The next step is to ensure that federal funds and resources reach these growing communities, said Mary Anhu, general secretary of the Alliance of Asian Americans and the Pacific Islands in Orange County. in Garden Grove. Said.
“It takes a long time to analyze census data and use it to tell stories about the community,” she said. “In Asian-American and Pacific Island communities, the breakdown of the data shows the diversity of our community. “
As an example, Mr. Fu said that Asian American students are often expected to be successful in school and higher education.
“But what about communities like Tonga, Hmong, Laos and Samoa? ” She said. “Can we create a higher education pipeline to recruit people from these communities and not be left behind? “
Luz Gallegos, executive director of the Perris-based Educational Community Professional Development Legal Center (TODEC), was not surprised to see a majority of Latin Americans in Riverside County.
“We’ve known this for quite some time since we’ve been working with the community on a daily basis,” she said. “But now that we have official data, it is important to ensure that the challenges and the reality of the community are represented. We need a voice and political resources for a better quality of life.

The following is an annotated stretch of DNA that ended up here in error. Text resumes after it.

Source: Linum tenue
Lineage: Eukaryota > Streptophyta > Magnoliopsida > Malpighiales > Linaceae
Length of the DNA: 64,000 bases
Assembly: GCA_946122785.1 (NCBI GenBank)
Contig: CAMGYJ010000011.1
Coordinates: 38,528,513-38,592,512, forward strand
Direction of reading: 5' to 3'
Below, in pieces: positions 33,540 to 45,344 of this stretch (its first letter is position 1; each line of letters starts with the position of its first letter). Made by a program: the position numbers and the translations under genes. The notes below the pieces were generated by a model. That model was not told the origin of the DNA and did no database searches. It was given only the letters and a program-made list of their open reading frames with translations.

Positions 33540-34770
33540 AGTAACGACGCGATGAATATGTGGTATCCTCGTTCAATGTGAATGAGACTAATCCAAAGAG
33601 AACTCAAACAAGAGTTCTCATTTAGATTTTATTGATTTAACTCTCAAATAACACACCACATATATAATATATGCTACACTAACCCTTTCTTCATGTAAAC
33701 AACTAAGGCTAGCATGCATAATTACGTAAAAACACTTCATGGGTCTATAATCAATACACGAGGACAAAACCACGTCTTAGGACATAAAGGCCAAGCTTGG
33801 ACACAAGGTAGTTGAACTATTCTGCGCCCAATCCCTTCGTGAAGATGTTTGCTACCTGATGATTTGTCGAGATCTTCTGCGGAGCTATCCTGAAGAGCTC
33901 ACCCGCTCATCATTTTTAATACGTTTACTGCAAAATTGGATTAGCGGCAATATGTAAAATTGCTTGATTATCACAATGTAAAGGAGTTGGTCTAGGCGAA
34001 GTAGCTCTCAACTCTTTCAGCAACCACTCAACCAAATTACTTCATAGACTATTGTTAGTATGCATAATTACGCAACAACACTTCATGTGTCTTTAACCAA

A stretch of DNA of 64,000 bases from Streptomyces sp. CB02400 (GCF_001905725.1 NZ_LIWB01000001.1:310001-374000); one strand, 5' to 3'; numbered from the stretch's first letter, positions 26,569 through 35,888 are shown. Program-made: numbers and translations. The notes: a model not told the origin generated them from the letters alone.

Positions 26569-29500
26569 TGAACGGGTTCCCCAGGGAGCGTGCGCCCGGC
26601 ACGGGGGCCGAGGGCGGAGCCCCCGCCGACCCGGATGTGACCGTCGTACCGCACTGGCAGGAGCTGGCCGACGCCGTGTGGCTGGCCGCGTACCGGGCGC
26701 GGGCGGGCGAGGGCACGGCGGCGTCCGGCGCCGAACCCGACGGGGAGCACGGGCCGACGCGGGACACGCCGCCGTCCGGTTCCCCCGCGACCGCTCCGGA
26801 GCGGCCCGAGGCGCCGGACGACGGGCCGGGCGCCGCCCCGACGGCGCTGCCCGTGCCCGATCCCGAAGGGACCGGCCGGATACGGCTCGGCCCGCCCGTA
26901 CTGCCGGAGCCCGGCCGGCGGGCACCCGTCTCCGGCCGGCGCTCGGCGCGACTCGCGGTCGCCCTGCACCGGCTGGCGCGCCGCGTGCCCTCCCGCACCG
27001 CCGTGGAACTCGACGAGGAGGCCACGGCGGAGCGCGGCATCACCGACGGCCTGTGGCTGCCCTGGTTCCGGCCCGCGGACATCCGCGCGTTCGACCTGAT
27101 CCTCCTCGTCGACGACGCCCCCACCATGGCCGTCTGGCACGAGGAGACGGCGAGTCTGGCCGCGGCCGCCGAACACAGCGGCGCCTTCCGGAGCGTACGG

The Gallegos group works with marginalized immigrant communities in Riverside County, particularly in the Coachella Valley and desert areas. She said the high desert and rural communities of color in the county were separate and not as visible as the townspeople.
“Many of our migrants are in the lowest paying jobs,” she said. “We have a family that lives in an unconditioned trailer in temperatures over 100 degrees Celsius. It breaks our hearts.
Gallegos said his organization used the 2020 census not only to raise awareness but also to create activities among young Latinos.
“We intentionally got involved with young people,” she said. “When they know the importance of the census and what it does, it helps create a culture of civic participation for the next generation. “
Questions about data accuracy